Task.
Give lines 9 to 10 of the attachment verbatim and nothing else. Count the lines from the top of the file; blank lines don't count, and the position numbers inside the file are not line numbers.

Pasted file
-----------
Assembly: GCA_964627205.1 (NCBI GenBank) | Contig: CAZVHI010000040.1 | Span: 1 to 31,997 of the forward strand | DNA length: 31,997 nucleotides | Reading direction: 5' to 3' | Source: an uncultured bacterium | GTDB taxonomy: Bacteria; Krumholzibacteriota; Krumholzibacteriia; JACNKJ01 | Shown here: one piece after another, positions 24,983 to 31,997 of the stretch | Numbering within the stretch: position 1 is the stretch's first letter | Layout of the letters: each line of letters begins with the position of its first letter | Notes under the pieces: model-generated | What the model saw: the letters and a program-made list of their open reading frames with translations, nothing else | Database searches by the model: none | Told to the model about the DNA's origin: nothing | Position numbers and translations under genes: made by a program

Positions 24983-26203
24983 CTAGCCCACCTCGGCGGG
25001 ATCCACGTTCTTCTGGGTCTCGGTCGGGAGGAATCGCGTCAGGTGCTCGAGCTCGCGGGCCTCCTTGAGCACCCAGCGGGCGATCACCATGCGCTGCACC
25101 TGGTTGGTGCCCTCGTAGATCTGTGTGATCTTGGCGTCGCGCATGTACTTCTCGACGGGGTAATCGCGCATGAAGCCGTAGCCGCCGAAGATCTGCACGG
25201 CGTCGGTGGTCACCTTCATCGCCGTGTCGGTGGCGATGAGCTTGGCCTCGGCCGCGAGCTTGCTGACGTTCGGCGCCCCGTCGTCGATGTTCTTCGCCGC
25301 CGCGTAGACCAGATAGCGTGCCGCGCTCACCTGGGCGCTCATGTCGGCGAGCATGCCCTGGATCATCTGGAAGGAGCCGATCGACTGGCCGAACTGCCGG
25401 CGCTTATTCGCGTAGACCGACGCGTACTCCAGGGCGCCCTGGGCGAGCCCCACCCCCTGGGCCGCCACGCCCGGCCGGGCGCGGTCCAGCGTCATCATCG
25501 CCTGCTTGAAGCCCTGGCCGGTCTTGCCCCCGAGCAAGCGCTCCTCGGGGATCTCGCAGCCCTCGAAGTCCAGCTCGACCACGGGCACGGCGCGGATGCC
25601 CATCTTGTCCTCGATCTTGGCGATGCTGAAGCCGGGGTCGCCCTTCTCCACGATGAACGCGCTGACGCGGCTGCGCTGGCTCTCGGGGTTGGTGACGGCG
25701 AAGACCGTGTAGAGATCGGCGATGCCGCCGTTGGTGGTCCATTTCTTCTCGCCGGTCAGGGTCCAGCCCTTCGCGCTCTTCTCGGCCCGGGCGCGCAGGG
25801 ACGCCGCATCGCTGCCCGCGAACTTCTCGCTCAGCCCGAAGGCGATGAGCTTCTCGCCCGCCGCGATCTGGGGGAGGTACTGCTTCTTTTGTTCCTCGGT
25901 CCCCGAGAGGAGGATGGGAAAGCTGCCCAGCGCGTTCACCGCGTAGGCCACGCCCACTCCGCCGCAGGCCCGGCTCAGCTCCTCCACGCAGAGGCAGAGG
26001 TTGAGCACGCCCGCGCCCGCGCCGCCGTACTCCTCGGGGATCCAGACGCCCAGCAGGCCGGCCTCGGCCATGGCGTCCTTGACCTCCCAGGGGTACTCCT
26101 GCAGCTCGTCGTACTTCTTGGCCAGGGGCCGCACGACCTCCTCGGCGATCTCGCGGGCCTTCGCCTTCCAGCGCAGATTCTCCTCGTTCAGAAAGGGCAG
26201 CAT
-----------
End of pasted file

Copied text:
25501 CCTGCTTGAAGCCCTGGCCGGTCTTGCCCCCGAGCAAGCGCTCCTCGGGGATCTCGCAGCCCTCGAAGTCCAGCTCGACCACGGGCACGGCGCGGATGCC
25601 CATCTTGTCCTCGATCTTGGCGATGCTGAAGCCGGGGTCGCCCTTCTCCACGATGAACGCGCTGACGCGGCTGCGCTGGCTCTCGGGGTTGGTGACGGCG